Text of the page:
PROF.:            It’s a major problem for the theory of macroevolution.  There can be no “survival of the fittest” until there is “arrival[8] of the fittest.”  And Darwin didn’t provide a realistic explanation for how either fit or unfit organisms originated.

Dr. Bergman observes, “Eventually, after much study…I came to accept Orthodox Christianity.[9]  I strongly believe apologetic study is critical to determine the validity of a theological conclusion.

“When I began my quest, I had no faith in religion, only an atheist background and a set of very negative experience with religion.  I demanded facts, and…it was science research that led me to reject Darwinism and accept theism.”

VOICE:          You said at the beginning of the program that Dr. Bergman was very skeptical.  After skeptically examining his mother’s religion, he rejected it.  After skeptically exploring atheism, he discovered that it didn’t stand the test.

PROF.:            But he tested the logical reasons for believing in the kind of God who is described in the Bible, and that belief passed his stringent tests.

VOICE:          If there are such strong reasons for believing in God, why don’t all scientists acknowledge God’s existence?

PROF.:            Dr. Bergman recalls, quote, “My father and I had many long discussions – sometimes very heated – about religion and what he saw as the many shortcomings of all theistic beliefs…  Although his influence on me and my thinking was great, even then I tended to see atheism as more of a rebellion against theism than as a logical conclusion based on the empirical evidence.”

VOICE:          Why would people rebel against theism, if it’s true?  Don’t logical people follow the facts, wherever they lead?

PROF.:            I think Dr. Bergman is very perceptive when he says, quote, “If a creator exists, this means that humans may have some obligation to Him.”  End quote.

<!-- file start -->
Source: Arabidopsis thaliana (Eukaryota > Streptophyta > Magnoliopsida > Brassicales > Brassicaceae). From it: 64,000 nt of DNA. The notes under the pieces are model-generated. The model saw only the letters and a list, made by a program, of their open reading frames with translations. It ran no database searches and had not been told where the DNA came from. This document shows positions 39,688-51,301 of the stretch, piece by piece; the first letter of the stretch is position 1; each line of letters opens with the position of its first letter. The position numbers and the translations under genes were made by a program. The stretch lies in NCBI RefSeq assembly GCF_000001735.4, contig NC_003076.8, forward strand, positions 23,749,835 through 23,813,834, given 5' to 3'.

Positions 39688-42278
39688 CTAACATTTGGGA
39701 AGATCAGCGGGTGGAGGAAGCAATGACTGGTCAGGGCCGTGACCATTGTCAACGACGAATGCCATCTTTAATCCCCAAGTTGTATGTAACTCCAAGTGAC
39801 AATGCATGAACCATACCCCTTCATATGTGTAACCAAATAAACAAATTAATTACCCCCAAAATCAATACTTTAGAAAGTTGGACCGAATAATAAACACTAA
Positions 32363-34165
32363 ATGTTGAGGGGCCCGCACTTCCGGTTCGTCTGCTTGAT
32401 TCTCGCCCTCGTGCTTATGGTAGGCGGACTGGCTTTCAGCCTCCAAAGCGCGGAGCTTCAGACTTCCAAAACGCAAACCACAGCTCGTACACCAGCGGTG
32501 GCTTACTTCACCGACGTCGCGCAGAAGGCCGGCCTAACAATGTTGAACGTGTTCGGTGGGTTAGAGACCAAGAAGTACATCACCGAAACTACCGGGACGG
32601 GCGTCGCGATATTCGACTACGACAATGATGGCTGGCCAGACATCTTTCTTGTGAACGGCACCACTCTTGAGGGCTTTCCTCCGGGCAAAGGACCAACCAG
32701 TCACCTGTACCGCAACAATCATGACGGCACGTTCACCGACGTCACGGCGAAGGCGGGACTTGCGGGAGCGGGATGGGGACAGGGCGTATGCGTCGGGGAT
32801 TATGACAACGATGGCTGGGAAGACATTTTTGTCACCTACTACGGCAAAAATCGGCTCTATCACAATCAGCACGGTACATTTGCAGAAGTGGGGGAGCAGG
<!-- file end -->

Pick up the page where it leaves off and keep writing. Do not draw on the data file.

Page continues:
Human nature is such that most people want to be their own bosses.  So they reject the idea that someone exists who is superior to the human race, and to whom we owe allegiance and obedience.

As the pioneering 17th-century scientist Blaise Pascal said, “There is sufficient light for those who desire to see, and there is sufficient darkness for those of a contrary disposition.”

VOICE:          On tomorrow’s program, we’ll share more of what Dr. Jerry Bergman learned during his 30-year search for truth.

© 2006 David Ernest Fisher.  All rights reserved.


Jerry Bergman, “Scientific study proves God is indeed creator,” Fort Wayne Journal-Gazette, Feb. 18, 2006

Jerry Bergman, “A Creationist’s Story: My Life in Science and Education,” Revolution against Evolution website,

Pascal quotation is from Pensees, 149.

Broadcast in China in Chinese on May, 18, 2006 1600 words

From “True Believer” to Believing the Truth –

Jerry Bergman  (Last in SERIES of 2)

 VOICE:          On yesterday’s program, Dr. Jerry Bergman said that he understood atheism was not primarily a logical conclusion based on testable evidence, but it was primarily a rebellion against God.

PROF.:            That reminds me of the statement, “Don’t confuse me with the facts.  My mind is made up.”  Let’s think about how to reason with a person who says that.


VOICE:          I was reading Dr. Jerry Bergman’s resumé, and it’s obvious that he’s extremely intelligent.  He belongs to Mensa [MEN-suh], an intellectual society that accepts only people whose I.Q.s[10] are in the top two percent of the population.  He has taught biology at the university level for more than 20 years.  So when he discovers something, we can take it seriously.